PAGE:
Wednesday, August 13, 2014

School board to reluctantly consider raising taxe rates

Enrollment down district wide

J-E News Editor
Webster County School Board met in a brief work session on Monday night at the board office in Dixon. 
As part of Superintendent Dr. Rachel Yarbrough’s overhaul of the way the district does business, the first board meeting of each month has officially been designated as a work session, with most business being held for the meeting held on the fourth Monday of the month. This is to allow board members more time to work as a group to discuss ways to improve the district and to discuss issues facing the district.  

“For our purposes, unless there is an emergency, at these work sessions we are just going to talk,” Dr. Yarbrough said.
One of the biggest topics of discussion of the work session was the proposed tax rate. Although no decisions were made during the session, board members agreed to proceed as if they will pursue a four percent increase. Under law an increase to the tax rate requires the board to place two notices in the newspaper for a public hearing, which must be held no less than seven days and no more than ten days following the second notice. This must be completed in time for the board to meet and approve the new tax rate prior to August 31, leaving a very small window of opportunity.
Superintendent Dr. Rachel Yarbrough and the board made it clear that they have no wish to raise taxes, but they didn’t have much choice.
“I would look you in the eye and say you need to consider 4% tax increase,” Yarbrough told the board.
School districts across the state all find themselves in a difficult financial situation as the 2014-2015 school year gets under way. First of all is the two percent across the board pay increase that the state legislature mandated last year. When the increases were introduced, it appeared that the state would fund those raises, but as time has passed, it seems that the state will only fund a small portion of those.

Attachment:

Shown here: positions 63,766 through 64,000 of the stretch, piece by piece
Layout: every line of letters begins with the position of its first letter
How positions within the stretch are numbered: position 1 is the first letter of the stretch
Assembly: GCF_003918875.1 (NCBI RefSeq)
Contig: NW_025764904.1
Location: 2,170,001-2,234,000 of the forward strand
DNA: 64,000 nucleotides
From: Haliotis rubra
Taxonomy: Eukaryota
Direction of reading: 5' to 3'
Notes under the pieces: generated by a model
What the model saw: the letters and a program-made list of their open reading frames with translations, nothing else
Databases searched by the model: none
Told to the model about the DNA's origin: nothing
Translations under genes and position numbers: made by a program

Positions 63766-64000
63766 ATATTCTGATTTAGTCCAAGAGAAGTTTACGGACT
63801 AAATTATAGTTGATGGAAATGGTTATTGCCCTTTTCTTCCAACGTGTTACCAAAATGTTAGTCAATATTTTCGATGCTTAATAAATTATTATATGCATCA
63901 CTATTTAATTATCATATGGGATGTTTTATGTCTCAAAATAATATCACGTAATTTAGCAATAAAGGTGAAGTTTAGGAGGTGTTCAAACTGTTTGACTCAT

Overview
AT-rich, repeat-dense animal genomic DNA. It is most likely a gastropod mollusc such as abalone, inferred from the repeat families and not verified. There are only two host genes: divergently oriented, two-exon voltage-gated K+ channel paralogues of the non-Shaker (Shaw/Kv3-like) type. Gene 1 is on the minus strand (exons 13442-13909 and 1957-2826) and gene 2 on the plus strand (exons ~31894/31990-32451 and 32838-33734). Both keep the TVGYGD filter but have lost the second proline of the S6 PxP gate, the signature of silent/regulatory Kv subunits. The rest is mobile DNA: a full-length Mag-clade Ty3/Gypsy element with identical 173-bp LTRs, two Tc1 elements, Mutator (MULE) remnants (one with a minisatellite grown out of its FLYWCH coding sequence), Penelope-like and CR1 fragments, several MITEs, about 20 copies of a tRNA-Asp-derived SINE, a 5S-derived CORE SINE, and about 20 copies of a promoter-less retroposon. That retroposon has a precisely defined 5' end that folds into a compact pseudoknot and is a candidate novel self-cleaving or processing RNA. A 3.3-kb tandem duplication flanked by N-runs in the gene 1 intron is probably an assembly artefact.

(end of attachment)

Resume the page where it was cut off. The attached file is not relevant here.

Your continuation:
The second blow came from a settlement dealing with the Kentucky School Board Insurance Trust (KSBIT). Between 1997 and 2013 KSBIT paid $7.5 million in royalties and management fees to the Kentucky School Board Association (KSBA). After KSBIT folded in January of last year, school boards across the state were informed that they would be responsible for paying the insurance trust’s deficit. Webster County’s bill is for $86,000.
According to Yarbrough, a four percent tax increase will generate around $203,000. That amount will still come up just short of the required two percent pay increases.
“They’re too scared to raise taxes in Frankfort, so they pass this down to us to make us look like the bad guys,” said board member Tim McCormick.
“I don’t have a problem looking at our constituents and saying that we have no choice,” said board chairman Jeff Pettit. “The state has told us we have to increase salaries and isn’t fully funding the increase.”
A four percent increase does not mean that everyone’s taxes would go up by four percent. It would only move the rate from 47.6 to 48.6 cents per $100. Property owners would basically pay one penny extra for every $100 of their property’s  value.
The 48.6 rate would generate roughly $3,265,266 total, or about $203,000 more than they brought in through taxes last year.
A public hearing will be held in the Webster County Board of Education meeting room on August 28th, 2142, at 5:30 p.m. All Webster County residents are invited to discuss the proposed increase.